Infinity rose is a new variety, introduced in 2012 by Fryers. It exhibits many of the recent advances in modern roses. Beginning as a perfect furled bud, its large, full blooms can reach 12 cm across when mature and will have between twenty-six and forty petals per rose, all of a subtle apricot orange colour borne singly at the end of long, strong and sturdy stems. They typify what most people think a perfect rose flower should look like. The other wonderful thing about this Infinity, and a clue is in the name, is that it just keeps on producing flowers over the summer months right into autumn. Marry this with disease resistance and a slightly leathery foliage that keeps on looking good too, you have a marvellous new addition to your rose garden. This is a great addition to our range of some of the best hybrid tea roses.
Infinity in your garden
Subtle, beautiful colouring and added height goes well in a herbaceous border complementing purples like Verbena bonariensis, Salvias or Perovskia atriplicifolia Blue Spire. Add in some of the burnt oranges often associated with autumn plantings - Helenium Moorheim Beauty, a dark Echinacea like Hot Summer, underplant with Geum Mrs Bradshaw and you have a readymade border full of cutting potential and interest for summer and autumn. All hybrid teas can become a bit leggy. Disguise this with underplanting and minimise it with careful pruning each year to keep its shape. This rose makes a fine cutting flower, so you probably need to buy several - one for the cutting garden and a couple of your borders.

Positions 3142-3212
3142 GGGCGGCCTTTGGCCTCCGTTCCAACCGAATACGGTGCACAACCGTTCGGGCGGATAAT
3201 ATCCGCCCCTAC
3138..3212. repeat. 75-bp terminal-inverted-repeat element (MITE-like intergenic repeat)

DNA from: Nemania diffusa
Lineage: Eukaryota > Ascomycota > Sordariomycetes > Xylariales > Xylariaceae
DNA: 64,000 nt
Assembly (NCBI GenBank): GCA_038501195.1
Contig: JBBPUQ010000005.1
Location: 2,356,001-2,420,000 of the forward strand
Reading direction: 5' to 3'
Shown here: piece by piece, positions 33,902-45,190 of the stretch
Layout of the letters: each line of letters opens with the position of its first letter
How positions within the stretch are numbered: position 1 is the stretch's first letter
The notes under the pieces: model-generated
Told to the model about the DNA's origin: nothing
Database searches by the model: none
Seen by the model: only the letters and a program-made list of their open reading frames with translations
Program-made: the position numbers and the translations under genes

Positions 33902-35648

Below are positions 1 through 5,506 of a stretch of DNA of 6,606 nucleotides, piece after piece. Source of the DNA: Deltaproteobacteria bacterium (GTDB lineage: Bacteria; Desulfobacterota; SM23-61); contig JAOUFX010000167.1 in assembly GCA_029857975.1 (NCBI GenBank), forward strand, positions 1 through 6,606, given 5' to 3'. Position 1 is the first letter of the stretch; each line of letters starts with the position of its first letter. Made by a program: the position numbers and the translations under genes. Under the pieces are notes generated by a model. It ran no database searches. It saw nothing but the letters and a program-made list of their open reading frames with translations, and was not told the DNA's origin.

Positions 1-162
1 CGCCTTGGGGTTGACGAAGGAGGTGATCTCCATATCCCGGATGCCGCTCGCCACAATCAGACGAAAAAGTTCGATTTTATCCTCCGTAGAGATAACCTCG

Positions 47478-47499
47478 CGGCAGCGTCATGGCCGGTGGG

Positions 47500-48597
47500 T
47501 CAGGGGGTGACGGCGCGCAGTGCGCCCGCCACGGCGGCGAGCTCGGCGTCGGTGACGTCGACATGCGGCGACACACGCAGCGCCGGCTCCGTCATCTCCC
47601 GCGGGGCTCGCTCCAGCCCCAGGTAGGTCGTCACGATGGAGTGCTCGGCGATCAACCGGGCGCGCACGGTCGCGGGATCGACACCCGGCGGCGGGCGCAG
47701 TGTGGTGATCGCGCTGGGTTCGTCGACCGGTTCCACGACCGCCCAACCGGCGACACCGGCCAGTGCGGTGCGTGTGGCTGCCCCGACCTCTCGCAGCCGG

Bred by Gareth Fryer it has been trialled and commended internationally, and when on trial in The Hague, this apricot rose won a gold medal. It has to be one of the largest hybrid tea blooms and we do not know of one which lasts longer when cut.